Venus Aerospace just released its Mach 9 spaceplane concept
At the UP.Summit in Bentonville, Arkansas, Venus Aerospace, a startup creating hypersonic aircraft, unveiled the "Stargazer," the company's first conceptual hypersonic vehicle design.
The UP.Summit, now in its fifth year, is an invitation-only event that draws CEOs from some of the world's largest corporations, founders of the most innovative startups, and capital allocators with more than $1 trillion in assets under management.
The UP.Summit was formed in 2017 and is sponsored annually by investment firm UP.Partners, Tom and Steuart Walton, and Ross Perot Jr. in Bentonville, Arkansas, and Dallas/Ft. Worth, Texas.
"Stargazer" is a proposed Mach 9 hypersonic drone and a Mach 9 space plane, both of which are allegedly capable of one-hour global travel. The hypersonic aircraft will take off from a regular airport and then fly to the edge of space.
The new Mach 9 hypersonic drone and space plane must be able to take off and land subsonically at normal airports before flying hypersonically. The "Stargazer" will be 100 feet (30.5 meters) broad by 150 feet (46 meters) long when completed, with a takeoff weight of 150,000 pounds (68039 kg). It will also be able to accommodate 12 passengers.
Stargazer will level off and accelerate to Mach 9 after taking off from a regular airport and reaching 170,000 feet (51,817 meters), according to the company. Distances that would take a regular airplane the greater part of a day will be covered in approximately an hour.
Who is Venus Aerospace?
Venus Aerospace is a "deep tech" startup that was founded by Sarah "Sassie" Duggleby and Dr. Andrew Duggleby. The company aspires to construct a Mach 9 hypersonic aircraft that will transport people across the world and back in time for dinner.
The unveiling is the culmination of intense design work that started when the company was founded in 2020. Venus has subsequently secured nearly $33 million in investor funding. This funding has come from a combination of leading venture capitalist investment, and $1 million in government funding.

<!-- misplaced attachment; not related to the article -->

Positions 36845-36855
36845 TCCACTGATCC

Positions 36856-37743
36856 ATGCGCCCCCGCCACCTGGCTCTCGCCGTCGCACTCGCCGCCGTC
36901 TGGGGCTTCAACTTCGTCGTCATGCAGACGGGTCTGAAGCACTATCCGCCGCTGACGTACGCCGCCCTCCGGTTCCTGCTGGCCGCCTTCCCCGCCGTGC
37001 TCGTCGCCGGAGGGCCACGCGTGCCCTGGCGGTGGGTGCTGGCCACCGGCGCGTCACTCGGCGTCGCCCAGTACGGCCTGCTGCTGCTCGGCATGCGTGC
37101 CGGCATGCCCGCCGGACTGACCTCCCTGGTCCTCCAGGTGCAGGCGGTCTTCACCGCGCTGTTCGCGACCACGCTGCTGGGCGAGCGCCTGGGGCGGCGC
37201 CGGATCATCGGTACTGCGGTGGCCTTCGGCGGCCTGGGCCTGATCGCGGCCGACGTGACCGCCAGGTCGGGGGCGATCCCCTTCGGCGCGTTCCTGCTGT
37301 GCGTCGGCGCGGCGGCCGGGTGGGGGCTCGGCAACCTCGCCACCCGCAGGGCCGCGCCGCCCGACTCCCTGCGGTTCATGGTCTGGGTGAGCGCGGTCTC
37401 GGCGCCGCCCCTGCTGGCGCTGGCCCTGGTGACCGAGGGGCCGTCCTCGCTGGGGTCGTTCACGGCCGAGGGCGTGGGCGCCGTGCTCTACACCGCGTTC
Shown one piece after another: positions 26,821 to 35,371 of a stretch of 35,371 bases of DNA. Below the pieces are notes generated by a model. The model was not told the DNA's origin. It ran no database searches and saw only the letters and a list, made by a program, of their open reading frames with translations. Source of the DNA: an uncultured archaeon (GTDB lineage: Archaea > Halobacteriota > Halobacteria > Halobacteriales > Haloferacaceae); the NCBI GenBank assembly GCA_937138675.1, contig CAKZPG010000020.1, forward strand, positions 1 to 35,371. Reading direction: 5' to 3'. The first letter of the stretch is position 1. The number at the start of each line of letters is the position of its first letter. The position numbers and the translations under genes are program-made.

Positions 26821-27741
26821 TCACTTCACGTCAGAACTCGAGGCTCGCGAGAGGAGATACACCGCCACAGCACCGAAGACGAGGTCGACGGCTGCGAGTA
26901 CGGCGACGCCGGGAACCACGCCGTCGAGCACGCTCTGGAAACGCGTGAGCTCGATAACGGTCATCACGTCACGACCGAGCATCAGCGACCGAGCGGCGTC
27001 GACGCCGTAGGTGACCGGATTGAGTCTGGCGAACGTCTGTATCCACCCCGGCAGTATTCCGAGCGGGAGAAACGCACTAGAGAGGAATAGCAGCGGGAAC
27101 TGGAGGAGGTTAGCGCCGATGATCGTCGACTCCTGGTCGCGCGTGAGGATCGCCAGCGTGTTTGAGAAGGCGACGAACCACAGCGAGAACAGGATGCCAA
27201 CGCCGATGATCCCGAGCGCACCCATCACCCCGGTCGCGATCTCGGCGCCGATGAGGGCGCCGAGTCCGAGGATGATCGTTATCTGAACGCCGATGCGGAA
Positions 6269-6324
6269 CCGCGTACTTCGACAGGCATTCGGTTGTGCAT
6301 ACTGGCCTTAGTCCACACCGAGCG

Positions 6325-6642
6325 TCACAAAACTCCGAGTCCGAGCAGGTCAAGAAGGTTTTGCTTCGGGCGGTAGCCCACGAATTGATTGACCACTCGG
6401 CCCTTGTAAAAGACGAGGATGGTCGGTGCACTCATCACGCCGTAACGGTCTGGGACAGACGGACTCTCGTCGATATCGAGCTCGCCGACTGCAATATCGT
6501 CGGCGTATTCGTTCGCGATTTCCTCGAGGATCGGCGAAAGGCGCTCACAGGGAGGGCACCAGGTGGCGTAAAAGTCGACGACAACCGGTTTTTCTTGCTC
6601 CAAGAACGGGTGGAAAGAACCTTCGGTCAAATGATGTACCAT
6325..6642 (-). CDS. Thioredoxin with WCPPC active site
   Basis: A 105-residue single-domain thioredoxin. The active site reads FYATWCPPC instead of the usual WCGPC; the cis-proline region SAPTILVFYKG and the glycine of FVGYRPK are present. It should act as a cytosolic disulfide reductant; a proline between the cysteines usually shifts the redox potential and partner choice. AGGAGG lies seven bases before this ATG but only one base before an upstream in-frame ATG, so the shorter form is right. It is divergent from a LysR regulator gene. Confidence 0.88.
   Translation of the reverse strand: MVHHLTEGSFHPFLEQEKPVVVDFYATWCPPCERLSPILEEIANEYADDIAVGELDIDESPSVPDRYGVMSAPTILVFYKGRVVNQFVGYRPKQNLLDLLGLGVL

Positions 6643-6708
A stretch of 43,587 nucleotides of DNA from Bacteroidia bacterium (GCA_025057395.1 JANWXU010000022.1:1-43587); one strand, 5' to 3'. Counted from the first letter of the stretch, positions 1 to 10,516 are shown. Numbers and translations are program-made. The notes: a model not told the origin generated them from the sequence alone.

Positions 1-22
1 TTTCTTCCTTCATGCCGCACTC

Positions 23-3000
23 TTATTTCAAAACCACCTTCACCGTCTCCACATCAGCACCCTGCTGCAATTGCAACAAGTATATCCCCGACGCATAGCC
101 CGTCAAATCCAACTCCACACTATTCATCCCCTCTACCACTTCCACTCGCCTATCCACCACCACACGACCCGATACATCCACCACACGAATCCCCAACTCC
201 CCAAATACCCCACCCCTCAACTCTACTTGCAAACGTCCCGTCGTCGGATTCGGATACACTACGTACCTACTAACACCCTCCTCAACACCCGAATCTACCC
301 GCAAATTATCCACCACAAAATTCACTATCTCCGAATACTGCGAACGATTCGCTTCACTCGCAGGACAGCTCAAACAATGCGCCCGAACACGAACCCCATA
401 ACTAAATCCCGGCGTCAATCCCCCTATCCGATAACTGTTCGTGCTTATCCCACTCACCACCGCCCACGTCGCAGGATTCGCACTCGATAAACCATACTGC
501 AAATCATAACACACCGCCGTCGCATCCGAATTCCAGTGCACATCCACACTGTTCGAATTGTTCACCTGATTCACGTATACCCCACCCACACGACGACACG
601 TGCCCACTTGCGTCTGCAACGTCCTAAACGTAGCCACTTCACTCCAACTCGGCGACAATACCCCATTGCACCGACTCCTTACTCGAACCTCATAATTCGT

Venus also recently announced that they have also raised $20 million in a Series A round led by Prime Movers Lab.
Venus has a devoted and experienced team of aerospace, military, and research and development veterans working to push the limits of high-speed transportation.
The team is working on three primary technologies: a zero-emission next-generation rocket engine, a unique aircraft design, and cutting-edge cooling, all of which will allow the spaceplane to take off from current spaceports and infrastructure.
The team wants to preserve the windows in the design since the high-altitude views will be spectacular, explained to Duggleby. In an interview, he stated, “We think existing window technology will allow us to do that."
He wouldn't reveal what kind of fuel the space plane will run on but said it won't leave a carbon impact.
Determining the sound imprint was one of the issues the development team also encountered.
“We worked with NASA at the Johnson Space Center and were able to access the information from the sonic boom testing from the Space Shuttle program,” Duggleby said. “We determined that at altitude and speed flying you will not be able to hear us—we will be flying at 170,000 feet at Mach 9.”
Things are looking very bright for the company, with record scaling over the last year or so. Over a short period of time, Venus has developed and built its technology demonstration engine, carried out important tests at hypersonic wind tunnels and propulsion test facilities across the United States, and began a ground test campaign at Spaceport Houston.
Venus, according to a press release, will begin subsonic and supersonic flight testing of a scaled drone within the next year.
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